Friday, November 24, 2017

How fast is fast when it comes to insulin?

I was excited to learn that Fiasp, an extremely fast-acting insulin that I first heard about earlier this year, finally received FDA approval back in September.  Fiasp had been available in the UK for a little while already, so it's big news that it's finally been approved here.

Reading up a little on Fiasp, what I've found is that it doesn't seem to have a shorter overall time than Humalog and Novolog, the other two major fast-acting insulins that are used today.  Fiasp supposedly hits its peak between 1 and 3 hours, and stays in your system for 3 to 5 hours, which sounds pretty similar to its competitors.

What's different about Fiasp is that it starts working so much faster.

Humalog and Novolog don't start working for about 10 or 15 minutes, which leads a lot of people to pre-bolus before eating.  (I don't have the patience for that so I never have, and after trying it a couple of times on the 670G I found that it actually doesn't work very well for me anyway.)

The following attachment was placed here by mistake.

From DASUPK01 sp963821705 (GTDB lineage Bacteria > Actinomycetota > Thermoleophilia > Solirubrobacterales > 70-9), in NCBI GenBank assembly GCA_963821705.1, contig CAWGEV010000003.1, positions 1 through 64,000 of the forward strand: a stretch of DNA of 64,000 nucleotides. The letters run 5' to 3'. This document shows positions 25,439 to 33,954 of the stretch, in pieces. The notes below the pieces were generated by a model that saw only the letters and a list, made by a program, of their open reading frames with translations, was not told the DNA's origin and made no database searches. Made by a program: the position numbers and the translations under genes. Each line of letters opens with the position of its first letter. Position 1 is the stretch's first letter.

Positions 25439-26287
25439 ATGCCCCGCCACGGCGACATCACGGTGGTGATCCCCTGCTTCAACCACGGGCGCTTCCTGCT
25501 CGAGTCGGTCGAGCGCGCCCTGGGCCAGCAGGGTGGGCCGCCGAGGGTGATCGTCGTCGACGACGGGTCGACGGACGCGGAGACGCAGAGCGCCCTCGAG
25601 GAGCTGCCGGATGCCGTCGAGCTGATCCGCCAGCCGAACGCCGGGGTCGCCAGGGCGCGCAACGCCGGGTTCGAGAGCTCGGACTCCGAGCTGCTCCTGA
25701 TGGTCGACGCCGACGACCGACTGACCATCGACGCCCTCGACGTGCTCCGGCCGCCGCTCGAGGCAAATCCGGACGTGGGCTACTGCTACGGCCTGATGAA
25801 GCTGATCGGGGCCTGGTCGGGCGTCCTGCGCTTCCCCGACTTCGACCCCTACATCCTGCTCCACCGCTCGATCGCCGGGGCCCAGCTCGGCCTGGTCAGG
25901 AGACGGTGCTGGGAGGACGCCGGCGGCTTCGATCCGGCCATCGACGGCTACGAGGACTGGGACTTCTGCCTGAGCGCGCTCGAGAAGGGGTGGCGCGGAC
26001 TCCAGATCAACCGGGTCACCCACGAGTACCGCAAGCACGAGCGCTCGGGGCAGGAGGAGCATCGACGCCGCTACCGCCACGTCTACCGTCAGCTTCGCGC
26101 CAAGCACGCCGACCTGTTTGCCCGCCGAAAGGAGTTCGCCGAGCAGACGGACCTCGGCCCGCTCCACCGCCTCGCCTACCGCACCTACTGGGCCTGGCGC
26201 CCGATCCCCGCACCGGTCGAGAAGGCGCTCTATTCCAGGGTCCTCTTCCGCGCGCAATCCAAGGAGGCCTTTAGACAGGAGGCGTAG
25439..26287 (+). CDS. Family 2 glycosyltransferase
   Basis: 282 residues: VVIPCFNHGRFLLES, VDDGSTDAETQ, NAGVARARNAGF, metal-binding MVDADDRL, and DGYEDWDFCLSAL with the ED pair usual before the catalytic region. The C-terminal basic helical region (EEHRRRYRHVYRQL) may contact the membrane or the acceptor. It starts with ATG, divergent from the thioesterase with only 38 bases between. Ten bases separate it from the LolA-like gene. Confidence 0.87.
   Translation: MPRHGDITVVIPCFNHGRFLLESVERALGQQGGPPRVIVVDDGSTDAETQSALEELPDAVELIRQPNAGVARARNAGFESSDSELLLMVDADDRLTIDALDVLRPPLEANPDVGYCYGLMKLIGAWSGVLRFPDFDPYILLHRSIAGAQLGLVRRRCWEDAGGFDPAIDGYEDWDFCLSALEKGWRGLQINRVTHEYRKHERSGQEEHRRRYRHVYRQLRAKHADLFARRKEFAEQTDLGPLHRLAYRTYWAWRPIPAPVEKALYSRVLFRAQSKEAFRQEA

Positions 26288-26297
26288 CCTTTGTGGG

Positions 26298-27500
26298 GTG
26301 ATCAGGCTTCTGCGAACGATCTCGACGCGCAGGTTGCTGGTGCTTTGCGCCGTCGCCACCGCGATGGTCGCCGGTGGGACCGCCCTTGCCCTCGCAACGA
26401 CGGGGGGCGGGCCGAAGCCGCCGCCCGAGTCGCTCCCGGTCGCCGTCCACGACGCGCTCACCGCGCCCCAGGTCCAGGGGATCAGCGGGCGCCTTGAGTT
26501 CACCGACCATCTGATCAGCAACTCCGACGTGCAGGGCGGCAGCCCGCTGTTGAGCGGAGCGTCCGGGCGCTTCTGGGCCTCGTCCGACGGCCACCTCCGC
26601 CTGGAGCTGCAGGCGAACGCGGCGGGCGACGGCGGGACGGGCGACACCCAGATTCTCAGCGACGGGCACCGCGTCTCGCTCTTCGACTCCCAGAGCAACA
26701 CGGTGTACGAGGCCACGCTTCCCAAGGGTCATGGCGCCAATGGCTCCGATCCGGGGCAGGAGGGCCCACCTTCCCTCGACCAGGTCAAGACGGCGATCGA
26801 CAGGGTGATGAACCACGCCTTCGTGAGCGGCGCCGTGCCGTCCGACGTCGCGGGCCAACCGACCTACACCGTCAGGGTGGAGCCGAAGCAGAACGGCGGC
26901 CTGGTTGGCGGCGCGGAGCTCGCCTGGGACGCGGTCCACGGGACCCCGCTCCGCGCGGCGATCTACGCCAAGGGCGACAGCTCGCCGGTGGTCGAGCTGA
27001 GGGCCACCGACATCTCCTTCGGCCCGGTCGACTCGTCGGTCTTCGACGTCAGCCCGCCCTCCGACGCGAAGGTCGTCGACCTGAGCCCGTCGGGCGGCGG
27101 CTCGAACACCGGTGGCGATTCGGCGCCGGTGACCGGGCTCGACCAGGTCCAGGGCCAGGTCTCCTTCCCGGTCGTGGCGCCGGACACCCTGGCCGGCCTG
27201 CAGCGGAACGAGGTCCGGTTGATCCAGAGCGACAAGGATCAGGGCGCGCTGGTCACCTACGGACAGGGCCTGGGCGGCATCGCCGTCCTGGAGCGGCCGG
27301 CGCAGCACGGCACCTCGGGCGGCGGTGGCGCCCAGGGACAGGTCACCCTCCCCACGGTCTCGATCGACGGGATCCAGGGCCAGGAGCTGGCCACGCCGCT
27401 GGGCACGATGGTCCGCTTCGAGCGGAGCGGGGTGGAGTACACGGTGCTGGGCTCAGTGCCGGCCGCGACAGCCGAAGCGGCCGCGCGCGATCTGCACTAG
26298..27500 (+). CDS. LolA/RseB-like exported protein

Fiasp, on the other hand, starts working within a couple of minutes.  That kind of immediate effect is amazing!

With new technology like Medtronic's hybrid closed loop 670G, I wonder how this new, faster-acting insulin will impact these "artificial pancreases."  I mean, they're not really artificial pancreases, they're only the closest approximation our technology can currently sustain, but the better the technology -- and the insulin -- gets, the closer we get to a true artificial pancreas.

With all these advancements lately in diabetes technology and treatment, I am excited to see how it will change and improve in the coming years!

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